Geneva: Despite the government’s Make in India programme, India continues to perform poorly in the “incidence and location of innovation” with international patent applications filed from the country dropping slightly to 1,423 last year—as compared to Japan’s 44,235, China’s 29,846 and South Korea’s 14,626 in the same period.
In 2014, India filed 1,428 international patent applications as against 42,381 by Japan, 25,548 by China and 13,117 by South Korea, according to the latest figures released by the Geneva-based World Intellectual Property Organization (WIPO).
The US continued to dominate the world of innovation and inventions by filing 57,385 international patent applications last year. International patent applications under the WIPO’s Patent Cooperation Treaty (PCT) grew by 1.7% last year.
The US, Japan, China and South Korea remain the major drivers of international patent activity. The three Asian IP giants—Japan, China and South Korea—contributed 43% of growth, which is an “extraordinary development”, according to Francis Gurry, WIPO’s director general.
“Global intellectual property applications, like those of patents, trademarks and industrial designs, provide a good indication of the incidence and location of innovation,” Gurry said.
“We see through this indicator that while the US maintains its premier position, the geography of innovation continues to shift and to evolve, with Asia, and in particular Japan, China and the Republic of Korea, forming the predominant geographical cluster,” he said.
But India remained a laggard and almost flat in the filing of patent applications over the past three years, in comparison to the three Asian giants.
Indian firms and research organizations filed 1,320 patent applications in 2013, 1,428 in 2014, and 1,423 in 2015.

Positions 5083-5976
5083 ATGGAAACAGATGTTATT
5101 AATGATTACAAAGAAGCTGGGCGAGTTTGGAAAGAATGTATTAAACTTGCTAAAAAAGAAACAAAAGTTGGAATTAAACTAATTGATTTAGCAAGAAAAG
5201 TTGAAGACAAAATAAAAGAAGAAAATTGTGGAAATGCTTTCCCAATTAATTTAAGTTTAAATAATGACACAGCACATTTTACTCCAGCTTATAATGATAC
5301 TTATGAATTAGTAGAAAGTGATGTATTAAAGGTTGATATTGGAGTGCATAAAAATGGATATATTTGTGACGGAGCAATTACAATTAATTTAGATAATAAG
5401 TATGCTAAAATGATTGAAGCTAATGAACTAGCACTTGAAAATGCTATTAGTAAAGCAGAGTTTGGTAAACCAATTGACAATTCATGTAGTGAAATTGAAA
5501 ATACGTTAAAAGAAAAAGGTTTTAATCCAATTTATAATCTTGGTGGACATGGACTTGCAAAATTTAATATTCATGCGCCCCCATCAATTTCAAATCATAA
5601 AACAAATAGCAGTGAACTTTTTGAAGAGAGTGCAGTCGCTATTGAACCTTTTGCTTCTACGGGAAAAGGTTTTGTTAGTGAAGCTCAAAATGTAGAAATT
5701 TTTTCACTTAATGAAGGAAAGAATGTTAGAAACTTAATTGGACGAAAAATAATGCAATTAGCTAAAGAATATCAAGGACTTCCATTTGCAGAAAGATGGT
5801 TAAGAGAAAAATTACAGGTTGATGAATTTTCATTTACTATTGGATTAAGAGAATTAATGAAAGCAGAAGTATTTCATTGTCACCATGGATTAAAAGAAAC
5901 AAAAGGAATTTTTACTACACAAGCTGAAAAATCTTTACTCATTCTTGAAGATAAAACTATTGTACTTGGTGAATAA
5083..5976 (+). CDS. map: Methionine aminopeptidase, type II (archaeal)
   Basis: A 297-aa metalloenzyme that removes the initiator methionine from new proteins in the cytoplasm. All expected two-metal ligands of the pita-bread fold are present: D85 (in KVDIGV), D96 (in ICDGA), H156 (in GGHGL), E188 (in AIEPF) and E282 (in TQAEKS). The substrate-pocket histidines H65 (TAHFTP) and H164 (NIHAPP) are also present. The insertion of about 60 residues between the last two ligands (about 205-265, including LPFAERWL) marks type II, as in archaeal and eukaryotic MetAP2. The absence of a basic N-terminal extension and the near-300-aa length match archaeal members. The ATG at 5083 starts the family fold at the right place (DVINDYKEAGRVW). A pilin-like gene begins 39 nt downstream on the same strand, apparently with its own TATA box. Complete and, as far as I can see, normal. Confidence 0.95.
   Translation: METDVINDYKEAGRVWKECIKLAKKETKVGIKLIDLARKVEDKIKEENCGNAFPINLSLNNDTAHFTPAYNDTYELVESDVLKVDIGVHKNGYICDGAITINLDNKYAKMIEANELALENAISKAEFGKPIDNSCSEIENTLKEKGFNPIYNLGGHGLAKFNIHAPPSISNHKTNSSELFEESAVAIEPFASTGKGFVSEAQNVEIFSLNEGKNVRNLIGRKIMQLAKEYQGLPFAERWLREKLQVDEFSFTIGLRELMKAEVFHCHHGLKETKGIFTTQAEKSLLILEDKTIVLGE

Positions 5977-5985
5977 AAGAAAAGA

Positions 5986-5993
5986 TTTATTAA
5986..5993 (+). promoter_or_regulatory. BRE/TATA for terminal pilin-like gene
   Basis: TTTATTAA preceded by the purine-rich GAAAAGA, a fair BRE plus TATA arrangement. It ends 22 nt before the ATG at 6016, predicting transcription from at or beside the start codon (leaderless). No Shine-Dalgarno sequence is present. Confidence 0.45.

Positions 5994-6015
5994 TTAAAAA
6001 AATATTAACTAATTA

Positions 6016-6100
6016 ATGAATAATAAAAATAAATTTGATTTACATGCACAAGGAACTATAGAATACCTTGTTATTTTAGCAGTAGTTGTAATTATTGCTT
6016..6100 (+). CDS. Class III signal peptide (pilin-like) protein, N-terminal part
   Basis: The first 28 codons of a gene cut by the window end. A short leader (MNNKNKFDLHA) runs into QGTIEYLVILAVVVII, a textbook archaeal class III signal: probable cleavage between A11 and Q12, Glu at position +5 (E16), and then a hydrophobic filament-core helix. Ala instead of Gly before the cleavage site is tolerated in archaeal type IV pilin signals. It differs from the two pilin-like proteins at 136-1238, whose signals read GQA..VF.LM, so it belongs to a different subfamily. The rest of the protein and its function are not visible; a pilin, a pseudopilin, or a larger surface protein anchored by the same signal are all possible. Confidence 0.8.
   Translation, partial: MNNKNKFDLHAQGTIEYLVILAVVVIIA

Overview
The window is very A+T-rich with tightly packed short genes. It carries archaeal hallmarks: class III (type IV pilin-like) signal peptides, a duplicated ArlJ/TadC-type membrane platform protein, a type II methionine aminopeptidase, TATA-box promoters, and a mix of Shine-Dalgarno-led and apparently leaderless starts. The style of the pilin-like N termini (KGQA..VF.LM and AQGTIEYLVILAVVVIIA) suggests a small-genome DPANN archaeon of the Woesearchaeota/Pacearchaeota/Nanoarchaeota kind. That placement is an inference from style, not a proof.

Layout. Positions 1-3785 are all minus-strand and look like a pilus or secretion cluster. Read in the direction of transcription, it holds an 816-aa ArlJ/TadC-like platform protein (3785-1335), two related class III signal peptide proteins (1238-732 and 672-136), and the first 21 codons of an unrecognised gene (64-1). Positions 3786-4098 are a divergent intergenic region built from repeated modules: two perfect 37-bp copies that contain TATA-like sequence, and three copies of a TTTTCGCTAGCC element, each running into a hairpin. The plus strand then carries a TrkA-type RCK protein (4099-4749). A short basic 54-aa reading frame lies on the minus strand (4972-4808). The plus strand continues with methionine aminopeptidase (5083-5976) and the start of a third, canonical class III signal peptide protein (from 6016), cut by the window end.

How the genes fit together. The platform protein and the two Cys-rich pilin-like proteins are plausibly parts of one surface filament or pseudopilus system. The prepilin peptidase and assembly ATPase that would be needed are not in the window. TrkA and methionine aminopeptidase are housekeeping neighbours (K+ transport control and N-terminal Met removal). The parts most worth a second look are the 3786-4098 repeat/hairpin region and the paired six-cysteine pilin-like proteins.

While patent filings are a measure of the spread of science and technology in a country, patent protection ensures monopoly rights to the inventor. The PCT is the milking cow for the WIPO, which generates income to the tune of over $200 million for the services it renders to companies seeking patent protection in different markets.
Gurry said that India’s performance in the arena of innovation doesn’t amount to “stagnation”. “From 2010 to 2015, the average growth rate of international patent applications from India was 2.2%, which is almost the same with the European countries over the same period,” he said.
“I would not say stagnation; however, it is not the growth rate of China,” he added.
As regards the factors responsible for India’s underperformance in innovation, Gurry said, “Innovation policy is a complex matter and it doesn’t produce immediate results.”
Higher investments in research and innovation are essential to accelerate the pace of IP activities, he said, adding that “transmission of existing knowledge is the basis for the generation of new knowledge”.
In India, investments in innovation policy generally produce results in the medium and long term and not overnight, according to Gurry.
“You don’t expect investments in research and development would skyrocket patent applications next year,” he said.
The three top companies that filed the highest number of patent applications in 2015 were China’s Huawei Technologies with 3,898 patent applications, followed by US-based Qualcomm (2,442) and China’s ZTE Corp. (2,155).
In the field of technology, computer technology and digital communications accounted for the largest numbers of filings in 2015. Patent applications filed in computer technology were around 16,385, followed by digital communications, electronic machinery and medical technology.
India’s performance in the filing of trademark applications under the Madrid System remains poor with just 150 applications last year as compared to China’s 2,401 applications. Swiss pharmaceutical company Novartis AG is among the top filers of trademarks with 197 applications last year.